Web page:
The Botswana National Olympics Committee (BNOC) affiliates are pleading for an increase in funding towards anti-doping initiatives.
The affiliates made the plea during the BNOC’s virtual Ordinary General Assembly OGA) while responding to the commission’s proposed budget for anti-doping activities.
The BNOC chief executive officer (CEO) Tuelo Serufho had earlier informed affiliates that the commission needed a minimum budget of P1 000 000 to carry out anti-doping.
Serufho explained that the increase came as the BNOC anticipated the World Anti-Doping Association (WADA) would elevate compliance standards for all countries.
The BNOC CEO said in the coming year, countries like Botswana will be expected to, among others, conduct blood test samples and create Athletes Biological Passports (ABP) to go along with the current urine sample testing.
“The ABP is the athlete’s DNA,” he explained. “It is an electronic record that profiles biological markers of an athlete and is used to detect whether an athlete has used banned substances even if none has been detected,” Serufho adds.
Through ABP, anti-doping agencies are able to detect substance induced alterations to an athlete’s DNA through a period of time.
“For a long time, we as developing countries were allowed to get away with not carrying out blood tests and ABP for our athletes,” Serufho explained.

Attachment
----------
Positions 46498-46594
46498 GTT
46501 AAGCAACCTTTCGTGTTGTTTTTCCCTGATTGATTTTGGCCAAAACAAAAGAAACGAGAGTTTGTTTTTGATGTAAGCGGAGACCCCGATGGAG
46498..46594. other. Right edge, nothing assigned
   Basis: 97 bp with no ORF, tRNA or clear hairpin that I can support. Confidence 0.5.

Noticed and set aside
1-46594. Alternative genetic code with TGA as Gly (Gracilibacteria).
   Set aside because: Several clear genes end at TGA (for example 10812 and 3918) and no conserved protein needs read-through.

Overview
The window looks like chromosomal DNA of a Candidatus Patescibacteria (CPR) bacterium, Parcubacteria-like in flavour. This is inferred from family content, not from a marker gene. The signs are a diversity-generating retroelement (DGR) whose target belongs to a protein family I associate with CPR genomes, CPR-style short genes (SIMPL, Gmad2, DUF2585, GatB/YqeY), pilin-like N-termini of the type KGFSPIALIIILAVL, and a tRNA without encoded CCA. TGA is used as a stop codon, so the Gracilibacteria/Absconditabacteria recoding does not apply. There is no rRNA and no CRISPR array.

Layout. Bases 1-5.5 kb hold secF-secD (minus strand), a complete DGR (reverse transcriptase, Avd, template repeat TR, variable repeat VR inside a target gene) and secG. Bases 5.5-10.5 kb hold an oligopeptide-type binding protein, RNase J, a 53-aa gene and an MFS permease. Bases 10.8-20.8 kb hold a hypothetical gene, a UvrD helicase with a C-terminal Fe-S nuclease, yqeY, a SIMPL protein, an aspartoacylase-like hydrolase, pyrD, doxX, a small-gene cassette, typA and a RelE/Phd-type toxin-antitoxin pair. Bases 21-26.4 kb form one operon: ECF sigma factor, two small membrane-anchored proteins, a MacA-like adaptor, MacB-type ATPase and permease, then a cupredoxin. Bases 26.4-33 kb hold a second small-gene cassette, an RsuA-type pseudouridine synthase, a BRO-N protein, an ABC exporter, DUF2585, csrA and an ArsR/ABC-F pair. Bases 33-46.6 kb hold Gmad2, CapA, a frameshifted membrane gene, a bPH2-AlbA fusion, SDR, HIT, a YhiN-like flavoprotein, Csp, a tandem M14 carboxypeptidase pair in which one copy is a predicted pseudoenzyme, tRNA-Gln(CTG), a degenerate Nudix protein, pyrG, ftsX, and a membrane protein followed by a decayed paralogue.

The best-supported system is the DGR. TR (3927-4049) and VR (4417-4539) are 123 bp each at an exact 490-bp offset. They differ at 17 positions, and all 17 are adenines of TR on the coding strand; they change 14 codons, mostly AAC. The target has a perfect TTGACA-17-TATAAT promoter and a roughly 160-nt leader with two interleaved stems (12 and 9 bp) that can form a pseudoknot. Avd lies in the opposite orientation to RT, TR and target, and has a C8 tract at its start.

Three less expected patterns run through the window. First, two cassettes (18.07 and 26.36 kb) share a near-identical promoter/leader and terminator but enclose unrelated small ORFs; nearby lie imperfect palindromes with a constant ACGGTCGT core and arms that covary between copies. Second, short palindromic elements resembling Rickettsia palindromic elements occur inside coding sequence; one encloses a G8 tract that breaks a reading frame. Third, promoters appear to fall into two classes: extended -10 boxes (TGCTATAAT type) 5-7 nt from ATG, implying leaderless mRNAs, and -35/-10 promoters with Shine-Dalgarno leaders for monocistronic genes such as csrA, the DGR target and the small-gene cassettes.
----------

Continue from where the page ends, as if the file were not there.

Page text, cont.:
“This was however not the case with advanced countries where these standards were rigorously enforced and their compliance was based on such,” he added.
The introduction of these testing routines will require training of testing agents as well as acquisition of new equipment for sample collection and analysis.
“These testing routines should have started a way back but as I said, we were allowed to get away with not doing it,” said Serufho.
Commenting on the issue, Botswana Cycling Association (BCA) President Mmetla Masire called on the BNOC to increase further their proposed anti-doping budget.
Masire reasoned that given the local NADA’s inability to carry out more anti-doping tests, P1 000 000 budget was not enough.
The BCA president said as of now, just a few athletes from some sporting codes are being tested while many may never get to be tested.
The same sentiments were shared by other affiliates like Botswana Boxing Association (BoBA), Botswana Badminton Association (BBA) and Botswana Hockey Association (BHA).
BoBA president Thato Patlakwe, said an increase on the proposed anti-doping budget was needed ‘to increase the testing and education capacity.’